It is one of the few metabolic disorders with characteristic odour, which is described as "boiled cabbage" or "rotten mushroom" smell. "Rotten vegetable" odour was noted by the mother in the first patient, which helped in the diagnosis of HT-I. Biochemical clues for HT-I are normal or mildly elevated ALT, which is disproportionate to the degree of coagulopathy.7 Both patients had deranged PT in presence of normal or slightly raised ALT.
Alpha-fetoprotein was significantly raised in both patients and both were given clinical diagnosis of hepatoblastoma. It is known that AFP is a sensitive but not a specific marker for hepatocellular carcinoma.8 For children presenting with liver disease and markedly elevated AFP, HT-I should be considered in differential diagnosis.
Confirmatory pathognomonic metabolite for HT-I is detection of excess of succinylacetone in urine or plasma, which is typically detected by gas chromatography/mass spectroscopy. Clinicians may have to specially request for succinylacetone, so that selective ion monitoring is incorporated into the laboratory analysis for its detection.
Neurological crisis resembling acute intermittent porphyria is reported in 42% of patients[9] resulting in death in 10% cases.10 This occurs secondary to excess of succinylacetone and succinyl acetoacetate, which inhibits d-aminolevulinic acid dehydratase, first enzyme in haem biosynthesis. None of the patients described experienced neurological crisis.
Survival patients with HT-I have improved radically with use of NTBC, which is recommended in dose of 1 mg/kg/day in two divided doses11 along with tyrosine and phenylalanine restricted formula. Both are expensive and are effective only when used together. Treatment could not be commenced in both patients due to high cost. Average monthly cost of NTBC for a 10kg child is US$3825, which increases with weight and is required life-long. Cost of tyrosine and phenylalanine restricted formula, though much less than NTBC, adds to the accumulative treatment cost. Few centres consider LT as a treatment option in HT-I due to high cost of medical treatment.12 Liver transplant has its own limitation; first of all, it is also an expensive treatment option. Secondly, after LT patients often require life-long immunosuppression medication. Unfortunately, LT is not performed for children in Pakistan and was thus also not done for either of the patients.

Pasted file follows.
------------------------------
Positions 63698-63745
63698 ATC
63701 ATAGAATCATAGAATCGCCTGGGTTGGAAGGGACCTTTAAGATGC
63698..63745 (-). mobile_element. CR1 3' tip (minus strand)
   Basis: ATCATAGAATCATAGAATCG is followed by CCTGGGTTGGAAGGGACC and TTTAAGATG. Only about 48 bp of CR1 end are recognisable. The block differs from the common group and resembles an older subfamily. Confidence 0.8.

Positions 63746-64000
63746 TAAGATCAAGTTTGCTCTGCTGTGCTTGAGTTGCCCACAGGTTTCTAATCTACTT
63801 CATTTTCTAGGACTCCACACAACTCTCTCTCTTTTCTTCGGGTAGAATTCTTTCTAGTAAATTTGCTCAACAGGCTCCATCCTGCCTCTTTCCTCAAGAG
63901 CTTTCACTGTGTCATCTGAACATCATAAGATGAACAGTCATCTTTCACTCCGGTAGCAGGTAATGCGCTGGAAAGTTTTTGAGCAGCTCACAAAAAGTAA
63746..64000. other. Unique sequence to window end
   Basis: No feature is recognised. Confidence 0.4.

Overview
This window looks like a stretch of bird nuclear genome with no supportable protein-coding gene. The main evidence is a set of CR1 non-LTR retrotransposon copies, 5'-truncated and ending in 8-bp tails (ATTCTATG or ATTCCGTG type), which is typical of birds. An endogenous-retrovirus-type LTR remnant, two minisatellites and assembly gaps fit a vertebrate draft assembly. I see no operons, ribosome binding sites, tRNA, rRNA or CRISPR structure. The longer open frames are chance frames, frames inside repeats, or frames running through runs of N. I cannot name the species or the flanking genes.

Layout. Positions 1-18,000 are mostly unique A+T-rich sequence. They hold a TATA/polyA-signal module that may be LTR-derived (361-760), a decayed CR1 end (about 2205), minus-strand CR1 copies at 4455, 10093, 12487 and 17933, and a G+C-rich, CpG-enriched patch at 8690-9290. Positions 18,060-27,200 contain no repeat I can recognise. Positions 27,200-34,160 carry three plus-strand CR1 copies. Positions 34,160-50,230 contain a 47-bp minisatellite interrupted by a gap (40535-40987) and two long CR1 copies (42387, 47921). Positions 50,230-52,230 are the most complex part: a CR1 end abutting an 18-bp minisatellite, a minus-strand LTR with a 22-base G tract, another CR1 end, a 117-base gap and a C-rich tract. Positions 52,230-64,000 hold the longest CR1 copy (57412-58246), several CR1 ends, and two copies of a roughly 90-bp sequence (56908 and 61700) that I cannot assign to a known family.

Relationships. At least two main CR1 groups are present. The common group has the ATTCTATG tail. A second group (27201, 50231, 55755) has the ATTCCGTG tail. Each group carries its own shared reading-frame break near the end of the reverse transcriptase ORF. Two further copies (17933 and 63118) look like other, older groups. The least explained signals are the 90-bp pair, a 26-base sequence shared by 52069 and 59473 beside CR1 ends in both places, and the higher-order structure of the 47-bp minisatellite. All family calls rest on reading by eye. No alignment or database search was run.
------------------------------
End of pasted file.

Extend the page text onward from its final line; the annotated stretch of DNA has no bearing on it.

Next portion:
Expensive treatment options which are beyond the reach of most Pakistanis makes a cause for antenatal diagnosis of HT-I for couples at risk of having children with HT-I. Antenatal diagnosis can be done by mutation analysis FAH gene on chorionic villus sampling or amniocyte samples.


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2. Scott CR. The genetic tyrosinemias. Am J Med Genet C Semin Med Genet. 2006; 142C: 121-6.
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8. Mitchell G, Larochelle J, Lambert M, Michaud J, Grenier A, Ogier H, et al. Neurologic crises in hereditary tyrosinemia. N Engl J Med 1990; 322: 432-7.
9. Holme E. Disorders of tyrosine degradation. In: Blau N, Hoffmann GF, Leonard J, Clarke JTR (eds). Physician\\\'s Guide to the Treatment and Follow-up of Metabolic Diseases. New York: Springer; 2006; pp 49-56.
10. El-Karaksy HM, Fahmy M, El-Raziky M, El-Koofy N, El-Sayed R, Rashed MS, et al. Hereditary tyrosinemia type 1 from a single center in Egypt: clinical study of 22 cases. World J Pediatr 2011; 7: 224-31.